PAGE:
“The plan is as the senator has described it: to go forward after Tuesday and keep the campaign going to the convention and make the case to superdelegates that Sen. Sanders is the best chance that Democrats have to beat Trump,” Mr. Weaver said. “The trajectory is the same regardless of the outcome in California.”

As Nancy LeTourneau points out:

Ultimately, the candidate himself will have to make the call. It will be up to Bernie Sanders to decide whether he continues to be a progressive voice within the Democratic Party or sidelines both himself and his supporters as disrupters.

Frankly, I don't see the Sanders camp throwing in the towel until the convention.  It's only a matter of how much damage Sanders does and is rightfully blamed for heading into the Clinton v. Trump general election matchup.

We'll see very soon.  But the notion that Sanders is somehow "winning" ends Tuesday night.

The French Disconnection, Con't

So it turns out that National Review contributor David French really doesn't want to be president after all, and that his boss Bill Kristol really is the most idiotically wrong pundit on Earth.

Here is a sentence I never thought I’d type: After days of prayer, reflection, and serious study of the possibilities, I am not going to run as an independent candidate for president of the United States.

I gave it serious thought — as a pretty darn obscure lawyer, writer, and veteran — only because we live in historic times. Never before have both parties failed so spectacularly, producing two dishonest, deceitful candidates who should be disqualified from running for town council, much less leader of the free world.

Hillary Clinton lies habitually and changes position on virtually every public issue except for her pro-abortion extremism, and she has a suspicious record of making public decisions that favor donors to the Clinton Foundation. Her signal foreign-policy “achievement” was helping launch a war in Libya that not only cost American lives in Benghazi but also helped transform the nation into ISIS’s latest playpen.

To add to all that, she’s in the middle of an active FBI investigation. If I had handled classified information the way we know she handled classified information, my career would already be over, and the single goal of my life would be persuading the prosecutor to reach a lenient plea bargain.

Donald Trump also lies habitually (sometimes minute by minute), and changes position based on his moods. In one breath he claims to support working men and women, and then with the next breath he threatens to destroy our economy through trade wars or by playing games with the full faith and credit of the United States. He believes an American judge — a man born in Indiana who spent months hiding from drug cartels after they’d put a “hit” on him – can’t rule on a case involving Trump University because the judge’s parents emigrated from Mexico.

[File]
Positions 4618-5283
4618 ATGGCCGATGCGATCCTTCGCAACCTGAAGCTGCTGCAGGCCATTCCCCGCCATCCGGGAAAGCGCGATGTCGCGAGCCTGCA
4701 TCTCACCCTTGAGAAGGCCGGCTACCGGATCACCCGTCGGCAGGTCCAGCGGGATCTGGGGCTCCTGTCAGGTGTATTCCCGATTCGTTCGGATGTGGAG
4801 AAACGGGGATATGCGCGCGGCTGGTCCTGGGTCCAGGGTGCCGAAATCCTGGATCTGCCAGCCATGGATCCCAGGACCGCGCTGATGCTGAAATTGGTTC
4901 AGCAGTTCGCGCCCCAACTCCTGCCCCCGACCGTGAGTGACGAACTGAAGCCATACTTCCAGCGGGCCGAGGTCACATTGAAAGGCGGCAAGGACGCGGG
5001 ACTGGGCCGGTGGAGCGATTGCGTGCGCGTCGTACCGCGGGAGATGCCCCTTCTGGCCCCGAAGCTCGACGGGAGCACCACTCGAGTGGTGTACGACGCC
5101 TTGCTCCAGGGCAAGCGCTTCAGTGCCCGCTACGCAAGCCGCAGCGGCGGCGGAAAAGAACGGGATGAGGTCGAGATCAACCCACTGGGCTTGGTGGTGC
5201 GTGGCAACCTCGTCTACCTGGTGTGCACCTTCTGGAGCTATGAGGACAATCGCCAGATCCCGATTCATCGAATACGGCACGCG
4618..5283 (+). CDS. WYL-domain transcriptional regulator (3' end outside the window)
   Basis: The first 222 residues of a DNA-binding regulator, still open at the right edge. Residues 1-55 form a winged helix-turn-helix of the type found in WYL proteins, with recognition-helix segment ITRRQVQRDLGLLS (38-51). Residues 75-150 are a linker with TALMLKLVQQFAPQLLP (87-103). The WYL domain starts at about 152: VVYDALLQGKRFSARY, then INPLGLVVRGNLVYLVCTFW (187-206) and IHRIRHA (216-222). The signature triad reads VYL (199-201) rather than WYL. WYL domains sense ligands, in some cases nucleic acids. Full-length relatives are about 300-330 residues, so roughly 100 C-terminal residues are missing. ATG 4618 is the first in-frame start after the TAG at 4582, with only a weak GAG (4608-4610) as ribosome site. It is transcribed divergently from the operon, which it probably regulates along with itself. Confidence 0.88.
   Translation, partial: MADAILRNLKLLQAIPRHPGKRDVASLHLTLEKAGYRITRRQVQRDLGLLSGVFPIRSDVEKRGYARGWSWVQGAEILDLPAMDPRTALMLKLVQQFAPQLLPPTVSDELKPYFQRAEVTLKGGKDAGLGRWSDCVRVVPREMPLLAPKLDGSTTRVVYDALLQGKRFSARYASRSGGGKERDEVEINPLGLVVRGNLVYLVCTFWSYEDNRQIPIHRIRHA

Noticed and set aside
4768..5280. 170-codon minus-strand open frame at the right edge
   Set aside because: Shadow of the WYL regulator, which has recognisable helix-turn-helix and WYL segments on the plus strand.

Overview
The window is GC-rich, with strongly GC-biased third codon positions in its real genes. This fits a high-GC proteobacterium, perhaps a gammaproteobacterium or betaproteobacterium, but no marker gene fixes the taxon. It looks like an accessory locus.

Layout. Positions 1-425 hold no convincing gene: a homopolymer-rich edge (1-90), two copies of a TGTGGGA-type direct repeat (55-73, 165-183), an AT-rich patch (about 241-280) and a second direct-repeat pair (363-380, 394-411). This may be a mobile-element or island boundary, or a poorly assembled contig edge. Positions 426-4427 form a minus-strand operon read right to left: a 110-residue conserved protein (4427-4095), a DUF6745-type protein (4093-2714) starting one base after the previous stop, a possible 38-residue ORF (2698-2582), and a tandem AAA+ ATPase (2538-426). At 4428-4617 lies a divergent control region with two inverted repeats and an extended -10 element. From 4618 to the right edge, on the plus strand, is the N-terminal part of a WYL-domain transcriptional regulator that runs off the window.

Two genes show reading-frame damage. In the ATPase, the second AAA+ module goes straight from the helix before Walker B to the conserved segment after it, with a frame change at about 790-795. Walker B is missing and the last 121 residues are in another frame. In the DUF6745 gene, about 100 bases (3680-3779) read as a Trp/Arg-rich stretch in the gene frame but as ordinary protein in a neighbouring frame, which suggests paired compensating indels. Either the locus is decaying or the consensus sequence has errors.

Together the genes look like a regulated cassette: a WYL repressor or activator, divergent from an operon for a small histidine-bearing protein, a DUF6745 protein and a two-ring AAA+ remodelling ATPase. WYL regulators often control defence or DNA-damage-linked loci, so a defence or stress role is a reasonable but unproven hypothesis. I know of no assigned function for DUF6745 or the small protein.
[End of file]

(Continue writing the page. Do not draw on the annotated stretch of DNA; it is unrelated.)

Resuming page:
His supporters believe it demonstrates “strength” when he mocks the disabled and bullies women. He has attracted an online racist following that viciously attacks his opponents and their families — including my wife and youngest daughter.

Given this reality, it would be tempting to say that when it comes to confronting this national moment, “somebody” stepping up is better than nobody. But somebody is not always better than nobody. I’m on record saying that Mitt Romney could win. I believe others could run and win, and would make excellent presidents.

It's amazing that these National Review clowns can see Trump so clearly for who he is, but have to habitually lie about Hillary Clinton "being investigated by the FBI" when she isn't. The reality is "e-mailgate" was cleared up months ago. Even David French can't help himself.

The false equivalence of "If I handled my classified info the way she did, I'd be in jail" is something I see a lot from the right, and yet none of them batted an eye when the Bushies did the same thing and unlike Hillary failed to produce millions of emails to the FBI, so I don't particularly want to hear it.

Still, David French lasted all of a week or so.  Shame, would have been funny to see him not get a single vote on his own.